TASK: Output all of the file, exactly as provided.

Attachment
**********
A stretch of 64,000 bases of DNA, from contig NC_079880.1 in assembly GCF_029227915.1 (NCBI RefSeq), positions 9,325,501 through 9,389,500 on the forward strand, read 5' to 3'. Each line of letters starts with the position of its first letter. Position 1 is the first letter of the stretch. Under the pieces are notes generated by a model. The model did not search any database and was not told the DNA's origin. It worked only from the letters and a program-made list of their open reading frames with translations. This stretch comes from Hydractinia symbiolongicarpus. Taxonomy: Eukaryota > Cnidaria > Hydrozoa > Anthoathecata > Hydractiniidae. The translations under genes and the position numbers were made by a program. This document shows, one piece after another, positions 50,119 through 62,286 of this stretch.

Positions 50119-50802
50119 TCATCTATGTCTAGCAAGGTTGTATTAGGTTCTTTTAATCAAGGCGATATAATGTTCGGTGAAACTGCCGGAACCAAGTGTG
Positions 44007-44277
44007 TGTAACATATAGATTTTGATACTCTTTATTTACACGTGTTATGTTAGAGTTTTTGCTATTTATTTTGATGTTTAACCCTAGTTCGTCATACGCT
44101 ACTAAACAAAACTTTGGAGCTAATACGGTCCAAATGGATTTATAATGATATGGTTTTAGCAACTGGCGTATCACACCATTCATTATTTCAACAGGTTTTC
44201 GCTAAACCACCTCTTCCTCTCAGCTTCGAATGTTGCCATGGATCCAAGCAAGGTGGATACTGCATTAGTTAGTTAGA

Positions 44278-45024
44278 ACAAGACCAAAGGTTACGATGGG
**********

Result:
A stretch of 64,000 bases of DNA, from contig NC_079880.1 in assembly GCF_029227915.1 (NCBI RefSeq), positions 9,325,501 through 9,389,500 on the forward strand, read 5' to 3'. Each line of letters starts with the position of its first letter. Position 1 is the first letter of the stretch. Under the pieces are notes generated by a model. The model did not search any database and was not told the DNA's origin. It worked only from the letters and a program-made list of their open reading frames with translations. This stretch comes from Hydractinia symbiolongicarpus. Taxonomy: Eukaryota > Cnidaria > Hydrozoa > Anthoathecata > Hydractiniidae. The translations under genes and the position numbers were made by a program. This document shows, one piece after another, positions 50,119 through 62,286 of this stretch.

Positions 50119-50802
50119 TCATCTATGTCTAGCAAGGTTGTATTAGGTTCTTTTAATCAAGGCGATATAATGTTCGGTGAAACTGCCGGAACCAAGTGTG
Positions 44007-44277
44007 TGTAACATATAGATTTTGATACTCTTTATTTACACGTGTTATGTTAGAGTTTTTGCTATTTATTTTGATGTTTAACCCTAGTTCGTCATACGCT
44101 ACTAAACAAAACTTTGGAGCTAATACGGTCCAAATGGATTTATAATGATATGGTTTTAGCAACTGGCGTATCACACCATTCATTATTTCAACAGGTTTTC
44201 GCTAAACCACCTCTTCCTCTCAGCTTCGAATGTTGCCATGGATCCAAGCAAGGTGGATACTGCATTAGTTAGTTAGA

Positions 44278-45024
44278 ACAAGACCAAAGGTTACGATGGG